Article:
Written by: Patricia McCormick
Publication Information: Originally published 2006. This edition published in 2008 by Hyperion.
One Line: When 13-year-old Nepali girl Lakshmi is sent to the big city to work as a maid to earn money for her family, she is actually excited – until she learns she has been sold into sexual slavery.
Brief Summary: 13-year-old Lakshmi lives in a tiny village in Nepal with her mother, stepfather, and infant brother, one of five her mother has given birth to since Lakshmi but the only one to survive. Lakshmi and her mother do much of the work: growing food, carting water up and down the hill, fixing the roof. While her mother wants her to go to school, Lakshmi wishes she could work as a maid in the city, like one of her friends, so she can send money back to her family for a new roof. Her stepfather is virtually useless: because one of his arms was broken as a child, he claims no one will hire him, and he sits around gambling in the tea room in town. After a monsoon
Thoughts: Told from Lakshmi’s point of view in short, titled, poetic free verse vignettes, Sold is a powerful story from the beginning. This is a part of the world most Americans are not experienced with, and the shock of realizing that a 13-year-old does not know what a car or television is, and has never seen a movie, soon pales in comparison to the horror of seeing that 13-year-old forced into prostitution and held captive by a woman, no less. McCormick does a wonderful job of setting mood, with vivid descriptions leading to clear pictures of places and incidents. McCormick’s characterizations are also excellent, from the stepfather (who could easily become a caricature, but is not, largely due to Lakshmi’s unwillingness to completely vilify him) to the women in the brothel, some cruel, some sisterly, all complex. Lakshmi retains her humanity in the brothel, and her strength is a lesson for getting through hard times and situations beyond your control. Her relationship with the young son of one of the prostitutes – in which he teaches her to read Hindi and English and she makes him a soccer ball out of her old clothes – is a beautiful one, and that Lakshmi is still trying to educate herself is inspirational. McCormick clearly thinks it is important for young women to be educated, and education is a motif that comes up frequently. Knowledge is power, and sheltering people from the truths of the world does not help them to avoid terrible situations – although at 13, Lakshmi could not possibly have known what would happen, her mother conceivably actually thought she was going to be a maid, and would likely never had allowed Lakshmi to leave had she known the truth. This book is also important for educating the rest of the world about the plight of these woman; in order to stop these atrocities, we must know about them.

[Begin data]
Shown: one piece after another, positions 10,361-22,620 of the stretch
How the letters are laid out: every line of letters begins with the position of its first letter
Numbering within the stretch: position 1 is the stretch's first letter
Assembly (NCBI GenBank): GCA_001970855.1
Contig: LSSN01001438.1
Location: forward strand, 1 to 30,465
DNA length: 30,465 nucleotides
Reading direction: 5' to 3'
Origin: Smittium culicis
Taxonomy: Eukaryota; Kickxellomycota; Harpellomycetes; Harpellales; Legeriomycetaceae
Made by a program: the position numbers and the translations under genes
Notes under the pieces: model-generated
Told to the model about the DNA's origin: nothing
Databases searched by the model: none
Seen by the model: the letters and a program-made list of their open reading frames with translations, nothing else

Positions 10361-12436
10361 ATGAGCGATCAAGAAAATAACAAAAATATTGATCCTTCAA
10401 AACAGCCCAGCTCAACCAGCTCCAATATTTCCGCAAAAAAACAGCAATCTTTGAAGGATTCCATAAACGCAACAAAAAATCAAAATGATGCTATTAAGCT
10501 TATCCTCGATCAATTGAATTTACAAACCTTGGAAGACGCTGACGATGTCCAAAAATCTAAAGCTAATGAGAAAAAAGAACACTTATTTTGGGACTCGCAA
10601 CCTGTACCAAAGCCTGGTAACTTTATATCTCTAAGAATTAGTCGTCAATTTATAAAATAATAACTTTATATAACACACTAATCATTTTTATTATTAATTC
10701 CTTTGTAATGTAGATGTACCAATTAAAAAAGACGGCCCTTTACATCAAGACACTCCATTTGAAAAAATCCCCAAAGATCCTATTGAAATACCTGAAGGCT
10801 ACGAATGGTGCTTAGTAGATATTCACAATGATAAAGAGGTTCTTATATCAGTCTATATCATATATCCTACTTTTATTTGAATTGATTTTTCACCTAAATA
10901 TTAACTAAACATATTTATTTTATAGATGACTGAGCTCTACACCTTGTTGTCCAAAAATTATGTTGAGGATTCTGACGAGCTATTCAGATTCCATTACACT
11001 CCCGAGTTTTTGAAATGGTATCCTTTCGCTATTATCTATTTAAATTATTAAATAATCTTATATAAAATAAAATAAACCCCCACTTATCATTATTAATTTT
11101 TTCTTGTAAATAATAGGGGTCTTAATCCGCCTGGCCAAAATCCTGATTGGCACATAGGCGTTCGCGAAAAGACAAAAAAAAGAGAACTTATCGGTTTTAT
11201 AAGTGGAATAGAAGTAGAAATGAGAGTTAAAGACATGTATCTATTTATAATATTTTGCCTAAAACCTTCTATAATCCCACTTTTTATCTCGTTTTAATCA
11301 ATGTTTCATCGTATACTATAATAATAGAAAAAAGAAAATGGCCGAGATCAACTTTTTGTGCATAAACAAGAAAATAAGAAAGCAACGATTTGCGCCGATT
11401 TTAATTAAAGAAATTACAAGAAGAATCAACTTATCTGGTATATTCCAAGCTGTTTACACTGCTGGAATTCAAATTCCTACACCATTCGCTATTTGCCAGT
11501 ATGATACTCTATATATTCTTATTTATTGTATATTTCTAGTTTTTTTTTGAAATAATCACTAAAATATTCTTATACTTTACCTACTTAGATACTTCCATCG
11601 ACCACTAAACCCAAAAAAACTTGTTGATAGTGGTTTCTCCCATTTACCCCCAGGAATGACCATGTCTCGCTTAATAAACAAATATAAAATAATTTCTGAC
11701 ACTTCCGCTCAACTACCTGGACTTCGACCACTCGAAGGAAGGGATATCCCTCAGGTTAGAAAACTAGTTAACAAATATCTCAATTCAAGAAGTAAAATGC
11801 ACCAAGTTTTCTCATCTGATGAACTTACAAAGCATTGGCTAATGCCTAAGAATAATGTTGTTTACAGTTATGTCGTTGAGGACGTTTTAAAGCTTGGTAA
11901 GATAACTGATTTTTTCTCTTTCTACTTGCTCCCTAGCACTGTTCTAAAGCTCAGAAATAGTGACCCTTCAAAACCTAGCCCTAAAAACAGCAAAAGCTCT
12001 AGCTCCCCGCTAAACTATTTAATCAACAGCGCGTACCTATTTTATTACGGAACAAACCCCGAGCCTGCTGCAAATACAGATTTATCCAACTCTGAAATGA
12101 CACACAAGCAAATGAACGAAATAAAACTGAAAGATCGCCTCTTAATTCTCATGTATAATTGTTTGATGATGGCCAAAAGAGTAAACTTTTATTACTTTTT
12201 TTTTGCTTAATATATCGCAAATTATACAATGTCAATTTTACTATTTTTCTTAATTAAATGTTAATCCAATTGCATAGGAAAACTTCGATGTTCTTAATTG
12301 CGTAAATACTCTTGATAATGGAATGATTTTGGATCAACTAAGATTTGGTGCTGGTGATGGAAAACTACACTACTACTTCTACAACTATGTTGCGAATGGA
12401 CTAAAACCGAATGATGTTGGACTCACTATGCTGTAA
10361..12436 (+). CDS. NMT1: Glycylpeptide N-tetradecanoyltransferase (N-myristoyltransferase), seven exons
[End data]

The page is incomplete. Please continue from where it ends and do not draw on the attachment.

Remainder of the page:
Author Information: From www.goodreads.com: “Patricia McCormick is a journalist and writer. She graduated from Rosemont College in 1978, followed by an M.S. from Columbia University Graduate School of Journalism in 1986 and an M.F.A. from New School University in 1999. Her first novel for teens was Cut, about a young woman who self-injures herself. This was followed by My Brother's Keeper in 2005, about a boy struggling with his brother's addiction and Sold in 2006. Her awards include the American Library Association Best Book of the Year, New York Public Library Best Book for the Teenaged and the Children’s Literature Council’s Choice.
She has written for The New York Times, Parents Magazine, The New York Times Book Review, Ladies Home Journal, Town & Country, More, Reader’s Digest, Mademoiselle and other publications and has been an adjunct professor of journalism at Columbia University Graduate School of Journalism and an instructor of creative writing at the New School University. She lives in New York with two children, a husband and two cats.”